Alright, enough of all this strange and silly talk. We all know that perpetual Olympic games could never bring about world peace. Unfortunately, even participating countries have repeatedly broken resolutions they signed regarding the Olympic truce. Did Operation Iraqi “Freedom” stop for one moment during 2002, 2004, or 2006? Are current operations on hiatus? Absolutely not.
So what’s the point?
Politics from the very beginning has marred the renewed Olympic tradition. The paradox of rectifying international peace and nationalism continues to cast an eerie shadow over an experience that challenges people to look beyond borders. Most importantly, few of the participating countries have any desire to honor the Olympic truce, including the United States. Should this be any surprise? Not really. The nature of the state is antithetical to peace, as its very existence depends upon continual coercion against its citizens. As Randolph Bourne says, “War is the health of the state.” The state sets up a completely artificial us-them mentality based upon imaginary lines on a map. Those within the state are the good guys, and everybody else outside it is potentially a bloodthirsty fiend. In some sense, the Olympics could never break through these barriers since it continues to encourage nation-worship. Nevertheless, I think we can appreciate Coubertin’s vision for peace.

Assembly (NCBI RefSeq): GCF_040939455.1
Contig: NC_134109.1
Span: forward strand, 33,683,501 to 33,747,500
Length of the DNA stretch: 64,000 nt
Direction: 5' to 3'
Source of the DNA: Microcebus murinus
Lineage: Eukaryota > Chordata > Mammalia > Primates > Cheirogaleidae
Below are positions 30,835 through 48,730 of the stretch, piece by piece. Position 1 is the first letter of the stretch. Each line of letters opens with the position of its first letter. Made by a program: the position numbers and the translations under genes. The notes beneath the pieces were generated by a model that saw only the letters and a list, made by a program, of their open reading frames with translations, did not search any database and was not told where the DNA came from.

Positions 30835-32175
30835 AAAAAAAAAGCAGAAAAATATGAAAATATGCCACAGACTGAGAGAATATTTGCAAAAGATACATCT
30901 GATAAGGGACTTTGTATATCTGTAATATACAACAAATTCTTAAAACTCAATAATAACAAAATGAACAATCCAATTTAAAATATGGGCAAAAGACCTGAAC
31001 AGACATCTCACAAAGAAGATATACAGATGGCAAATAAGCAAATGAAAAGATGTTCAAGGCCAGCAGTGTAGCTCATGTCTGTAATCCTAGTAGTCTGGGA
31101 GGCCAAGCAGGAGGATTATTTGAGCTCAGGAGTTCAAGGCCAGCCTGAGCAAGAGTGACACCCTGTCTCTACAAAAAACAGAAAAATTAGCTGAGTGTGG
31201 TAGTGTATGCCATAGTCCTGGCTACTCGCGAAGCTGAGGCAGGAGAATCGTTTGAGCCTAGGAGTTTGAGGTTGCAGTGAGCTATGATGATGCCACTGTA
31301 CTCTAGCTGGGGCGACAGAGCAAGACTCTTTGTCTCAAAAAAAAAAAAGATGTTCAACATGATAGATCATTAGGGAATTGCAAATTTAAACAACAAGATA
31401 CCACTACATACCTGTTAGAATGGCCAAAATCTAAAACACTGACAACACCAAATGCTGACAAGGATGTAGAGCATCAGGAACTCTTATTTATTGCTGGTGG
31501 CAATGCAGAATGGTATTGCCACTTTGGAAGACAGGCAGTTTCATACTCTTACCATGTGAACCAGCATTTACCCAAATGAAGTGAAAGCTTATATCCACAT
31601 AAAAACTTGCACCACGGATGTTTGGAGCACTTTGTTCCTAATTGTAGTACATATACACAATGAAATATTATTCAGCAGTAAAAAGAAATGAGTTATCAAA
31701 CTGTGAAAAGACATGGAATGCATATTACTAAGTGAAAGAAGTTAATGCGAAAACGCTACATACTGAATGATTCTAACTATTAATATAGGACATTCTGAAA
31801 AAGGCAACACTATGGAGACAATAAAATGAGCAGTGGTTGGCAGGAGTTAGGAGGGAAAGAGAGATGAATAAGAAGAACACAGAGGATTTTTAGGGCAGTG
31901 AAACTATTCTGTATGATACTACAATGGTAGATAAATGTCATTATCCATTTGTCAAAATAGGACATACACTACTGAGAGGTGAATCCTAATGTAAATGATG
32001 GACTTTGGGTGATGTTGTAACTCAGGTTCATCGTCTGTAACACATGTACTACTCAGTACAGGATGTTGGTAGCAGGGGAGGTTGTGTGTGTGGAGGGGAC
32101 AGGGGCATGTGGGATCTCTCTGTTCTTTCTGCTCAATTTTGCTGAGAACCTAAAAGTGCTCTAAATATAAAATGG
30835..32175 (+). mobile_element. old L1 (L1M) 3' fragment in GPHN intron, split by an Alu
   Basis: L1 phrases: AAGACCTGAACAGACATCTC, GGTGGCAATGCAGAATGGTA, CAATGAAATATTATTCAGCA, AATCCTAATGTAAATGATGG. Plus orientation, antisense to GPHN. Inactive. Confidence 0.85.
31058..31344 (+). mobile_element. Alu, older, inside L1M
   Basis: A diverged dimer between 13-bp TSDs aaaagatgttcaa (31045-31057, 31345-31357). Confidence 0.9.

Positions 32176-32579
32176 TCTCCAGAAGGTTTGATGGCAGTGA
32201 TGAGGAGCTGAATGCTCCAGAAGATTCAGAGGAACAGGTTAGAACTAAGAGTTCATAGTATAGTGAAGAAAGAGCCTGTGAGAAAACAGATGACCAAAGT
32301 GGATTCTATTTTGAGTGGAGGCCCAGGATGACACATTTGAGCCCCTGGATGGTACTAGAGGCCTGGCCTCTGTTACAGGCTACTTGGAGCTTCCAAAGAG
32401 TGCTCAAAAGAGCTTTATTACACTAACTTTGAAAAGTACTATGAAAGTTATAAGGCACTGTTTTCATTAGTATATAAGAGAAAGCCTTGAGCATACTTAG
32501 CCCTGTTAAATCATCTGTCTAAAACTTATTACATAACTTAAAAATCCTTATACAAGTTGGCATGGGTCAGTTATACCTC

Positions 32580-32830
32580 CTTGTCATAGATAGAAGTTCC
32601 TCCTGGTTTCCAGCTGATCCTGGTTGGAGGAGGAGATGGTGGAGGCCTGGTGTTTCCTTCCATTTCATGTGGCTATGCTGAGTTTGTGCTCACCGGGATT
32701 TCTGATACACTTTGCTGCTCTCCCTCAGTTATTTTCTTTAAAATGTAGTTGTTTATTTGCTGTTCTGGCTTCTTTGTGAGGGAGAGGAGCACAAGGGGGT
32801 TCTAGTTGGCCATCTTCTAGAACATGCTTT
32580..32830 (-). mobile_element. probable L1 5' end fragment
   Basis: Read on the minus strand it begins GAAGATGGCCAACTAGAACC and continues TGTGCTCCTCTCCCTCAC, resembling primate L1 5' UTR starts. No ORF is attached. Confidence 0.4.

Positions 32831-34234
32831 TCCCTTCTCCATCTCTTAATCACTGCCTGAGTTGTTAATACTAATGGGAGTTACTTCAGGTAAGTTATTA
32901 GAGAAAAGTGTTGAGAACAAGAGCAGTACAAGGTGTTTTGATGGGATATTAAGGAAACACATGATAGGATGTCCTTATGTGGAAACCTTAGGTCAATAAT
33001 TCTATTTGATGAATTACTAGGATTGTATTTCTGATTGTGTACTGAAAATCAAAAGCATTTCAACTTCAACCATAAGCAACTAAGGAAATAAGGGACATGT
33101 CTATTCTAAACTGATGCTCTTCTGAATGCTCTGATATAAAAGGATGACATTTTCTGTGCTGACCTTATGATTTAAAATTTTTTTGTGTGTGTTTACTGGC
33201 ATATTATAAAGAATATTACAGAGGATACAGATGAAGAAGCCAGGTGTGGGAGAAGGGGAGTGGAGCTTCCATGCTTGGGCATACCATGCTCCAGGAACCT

Although the symbolic truces of the Olympic games have some value, the nations of earth must realize that lasting peace is preserved not through millions of guns, but rather through the millions of goods and services they can trade with others. When we cooperate non-violently with one another as free people through free enterprise, we build relationships with a foundation of respect and mutual admiration. On the other hand, as we cease to interact peaceably we lay a foundation of enmity. Frederic Bastiat once said, “When goods don’t cross borders, soldiers eventually will.” May we take heed of Bastiat’s wisdom and encourage peace through cooperation, Olympian and otherwise.